As was recently demonstrated
by AMD themselves, Zambezi has overclocking headroom, a lot of it. However, their world record run was achieved using liquid helium, which is pinnacle of cooling technology at the moment. What can the Average Joe hope to achieve with a half-decent CPU cooler? Let's find out:
Now to be fair, we haven't had the opportunity to spend much time overclocking the FX-8150. As a result, there is undoutedly another 100-200Mhz to be extracted, but for now we are quite pleased. A one gigahertz overclocking over the stock 3.6GHz, and across all eight cores is no small feat. We are sure that 5.0-5.2Ghz will be within reach of those with particularly good chips or a solid water-cooling setup. In order to hit 4.6Ghz, we set the vCore to 1.50V with some light Load-Line Calibration (LLC). At this voltage, the processor heated up considerably, reaching well over 77°C when stress tested by Prime95 In-place large FFTs.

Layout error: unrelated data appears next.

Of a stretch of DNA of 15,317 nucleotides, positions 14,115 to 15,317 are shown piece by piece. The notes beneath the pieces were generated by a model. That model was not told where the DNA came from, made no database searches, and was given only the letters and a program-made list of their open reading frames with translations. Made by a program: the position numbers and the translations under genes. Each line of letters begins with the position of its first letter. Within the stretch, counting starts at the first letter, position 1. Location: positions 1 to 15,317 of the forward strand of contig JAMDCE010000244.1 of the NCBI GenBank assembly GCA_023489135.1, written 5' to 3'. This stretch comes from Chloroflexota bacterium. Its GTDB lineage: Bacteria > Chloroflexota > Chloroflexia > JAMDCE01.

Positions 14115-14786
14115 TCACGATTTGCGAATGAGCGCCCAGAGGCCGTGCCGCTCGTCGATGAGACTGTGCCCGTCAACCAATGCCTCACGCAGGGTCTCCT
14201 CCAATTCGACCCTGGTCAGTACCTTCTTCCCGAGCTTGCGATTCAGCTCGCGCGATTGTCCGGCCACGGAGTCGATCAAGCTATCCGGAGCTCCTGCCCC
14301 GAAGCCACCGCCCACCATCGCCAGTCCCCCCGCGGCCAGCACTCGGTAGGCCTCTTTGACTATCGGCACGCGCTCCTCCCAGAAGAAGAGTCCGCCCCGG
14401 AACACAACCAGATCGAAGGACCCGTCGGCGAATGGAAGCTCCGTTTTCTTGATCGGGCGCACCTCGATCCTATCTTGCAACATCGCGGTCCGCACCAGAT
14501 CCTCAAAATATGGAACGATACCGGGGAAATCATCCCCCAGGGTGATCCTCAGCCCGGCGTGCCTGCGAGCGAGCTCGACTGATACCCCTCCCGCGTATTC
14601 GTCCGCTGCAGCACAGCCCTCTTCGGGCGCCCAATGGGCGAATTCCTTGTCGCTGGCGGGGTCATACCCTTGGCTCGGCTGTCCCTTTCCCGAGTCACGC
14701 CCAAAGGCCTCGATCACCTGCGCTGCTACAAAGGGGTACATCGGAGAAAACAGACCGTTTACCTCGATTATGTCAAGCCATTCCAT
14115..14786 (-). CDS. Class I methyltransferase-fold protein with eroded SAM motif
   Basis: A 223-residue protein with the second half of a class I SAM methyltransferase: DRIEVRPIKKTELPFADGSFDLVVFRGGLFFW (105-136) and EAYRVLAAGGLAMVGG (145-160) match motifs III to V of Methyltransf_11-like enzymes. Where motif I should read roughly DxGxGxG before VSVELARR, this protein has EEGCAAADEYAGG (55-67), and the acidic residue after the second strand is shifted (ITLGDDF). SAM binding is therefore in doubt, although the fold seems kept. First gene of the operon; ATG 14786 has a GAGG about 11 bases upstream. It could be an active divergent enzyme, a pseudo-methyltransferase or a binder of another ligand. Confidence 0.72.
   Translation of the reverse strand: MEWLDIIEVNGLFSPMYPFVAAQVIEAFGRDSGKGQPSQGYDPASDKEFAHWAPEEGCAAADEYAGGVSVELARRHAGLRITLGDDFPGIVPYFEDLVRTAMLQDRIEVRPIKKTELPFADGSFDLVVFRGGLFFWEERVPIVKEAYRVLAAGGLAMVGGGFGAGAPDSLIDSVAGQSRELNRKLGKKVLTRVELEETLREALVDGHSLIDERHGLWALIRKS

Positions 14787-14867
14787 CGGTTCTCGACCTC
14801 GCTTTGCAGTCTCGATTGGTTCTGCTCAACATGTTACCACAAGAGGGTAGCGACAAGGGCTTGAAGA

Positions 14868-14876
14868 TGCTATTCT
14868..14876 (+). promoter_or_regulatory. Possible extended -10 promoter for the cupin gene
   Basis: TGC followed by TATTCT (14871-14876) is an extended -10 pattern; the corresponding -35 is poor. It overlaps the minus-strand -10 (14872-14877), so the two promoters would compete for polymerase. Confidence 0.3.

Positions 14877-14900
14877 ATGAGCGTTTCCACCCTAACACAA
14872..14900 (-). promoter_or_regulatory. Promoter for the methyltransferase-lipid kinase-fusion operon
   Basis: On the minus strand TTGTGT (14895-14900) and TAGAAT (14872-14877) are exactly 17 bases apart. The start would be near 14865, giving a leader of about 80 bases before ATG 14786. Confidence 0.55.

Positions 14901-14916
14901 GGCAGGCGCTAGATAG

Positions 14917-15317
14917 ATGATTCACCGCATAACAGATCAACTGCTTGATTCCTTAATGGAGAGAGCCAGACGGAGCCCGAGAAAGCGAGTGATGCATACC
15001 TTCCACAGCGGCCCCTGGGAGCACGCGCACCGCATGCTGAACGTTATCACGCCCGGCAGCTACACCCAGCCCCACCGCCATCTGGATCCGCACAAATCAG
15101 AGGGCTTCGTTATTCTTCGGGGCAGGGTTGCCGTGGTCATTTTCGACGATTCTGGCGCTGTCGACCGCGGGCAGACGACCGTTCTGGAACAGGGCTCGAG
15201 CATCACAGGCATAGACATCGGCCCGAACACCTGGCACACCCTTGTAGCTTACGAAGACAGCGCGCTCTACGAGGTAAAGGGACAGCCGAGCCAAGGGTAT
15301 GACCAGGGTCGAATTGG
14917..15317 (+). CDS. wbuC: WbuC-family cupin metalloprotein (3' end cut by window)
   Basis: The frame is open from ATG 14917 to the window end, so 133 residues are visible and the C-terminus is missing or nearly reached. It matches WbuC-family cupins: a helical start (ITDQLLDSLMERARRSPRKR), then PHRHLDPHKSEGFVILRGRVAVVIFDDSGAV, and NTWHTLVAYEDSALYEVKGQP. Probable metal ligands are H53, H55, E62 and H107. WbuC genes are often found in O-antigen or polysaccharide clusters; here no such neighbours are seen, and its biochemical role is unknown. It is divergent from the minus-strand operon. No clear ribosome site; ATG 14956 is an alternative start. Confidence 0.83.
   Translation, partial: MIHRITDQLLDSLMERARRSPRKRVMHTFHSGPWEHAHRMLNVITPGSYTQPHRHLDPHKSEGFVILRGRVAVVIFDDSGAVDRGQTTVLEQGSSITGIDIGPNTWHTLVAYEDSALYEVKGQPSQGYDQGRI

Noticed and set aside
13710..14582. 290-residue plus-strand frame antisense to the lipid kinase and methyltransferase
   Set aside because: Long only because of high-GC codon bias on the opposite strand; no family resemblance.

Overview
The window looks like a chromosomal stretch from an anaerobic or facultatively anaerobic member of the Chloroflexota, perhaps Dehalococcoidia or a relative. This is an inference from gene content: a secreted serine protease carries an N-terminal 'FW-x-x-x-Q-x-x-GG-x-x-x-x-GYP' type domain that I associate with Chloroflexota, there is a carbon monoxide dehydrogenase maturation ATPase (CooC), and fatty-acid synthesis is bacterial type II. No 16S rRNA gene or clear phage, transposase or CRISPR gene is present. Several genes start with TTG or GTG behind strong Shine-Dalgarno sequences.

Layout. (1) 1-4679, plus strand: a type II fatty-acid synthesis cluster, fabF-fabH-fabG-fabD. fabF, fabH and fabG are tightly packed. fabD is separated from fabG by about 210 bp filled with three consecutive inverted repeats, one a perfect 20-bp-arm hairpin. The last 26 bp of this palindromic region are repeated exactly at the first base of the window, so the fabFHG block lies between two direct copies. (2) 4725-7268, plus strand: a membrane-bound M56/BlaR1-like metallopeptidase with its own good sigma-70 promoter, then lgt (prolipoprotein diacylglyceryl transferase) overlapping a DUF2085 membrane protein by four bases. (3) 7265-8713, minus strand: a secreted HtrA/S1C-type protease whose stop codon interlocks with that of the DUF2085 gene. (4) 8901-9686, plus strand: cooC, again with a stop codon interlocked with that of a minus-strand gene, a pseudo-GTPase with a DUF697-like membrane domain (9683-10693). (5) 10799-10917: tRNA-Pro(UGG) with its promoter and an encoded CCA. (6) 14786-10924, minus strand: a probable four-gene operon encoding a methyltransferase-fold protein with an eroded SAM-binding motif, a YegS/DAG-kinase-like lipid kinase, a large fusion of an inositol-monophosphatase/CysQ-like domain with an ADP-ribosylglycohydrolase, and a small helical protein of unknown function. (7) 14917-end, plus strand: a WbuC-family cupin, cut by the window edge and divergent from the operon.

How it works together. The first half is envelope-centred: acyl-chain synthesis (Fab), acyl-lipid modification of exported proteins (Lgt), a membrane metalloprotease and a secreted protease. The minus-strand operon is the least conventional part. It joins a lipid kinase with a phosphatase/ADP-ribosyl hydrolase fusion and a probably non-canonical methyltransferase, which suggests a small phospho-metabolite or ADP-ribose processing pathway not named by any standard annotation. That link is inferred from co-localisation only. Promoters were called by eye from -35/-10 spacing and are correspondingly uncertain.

At these settings, the system is idling at around 195W, but when running the aforementioned Prime95 stress test, it pulls an immense 550W from the socket. If we also add a fully loaded GeForce GTX 460 1GB to the mix, that number spikes up to almost 800W. Obviously, no one runs a CPU and GPU stress tests at the same time, but this does illustrate what the worst case scenario could be when it comes to power consumption.
In the coming days, we will see what kind of headroom our chip has with regard to the northbridge, and whether it can hit the same impressive memory frequencies that we saw with our A6-3650 APU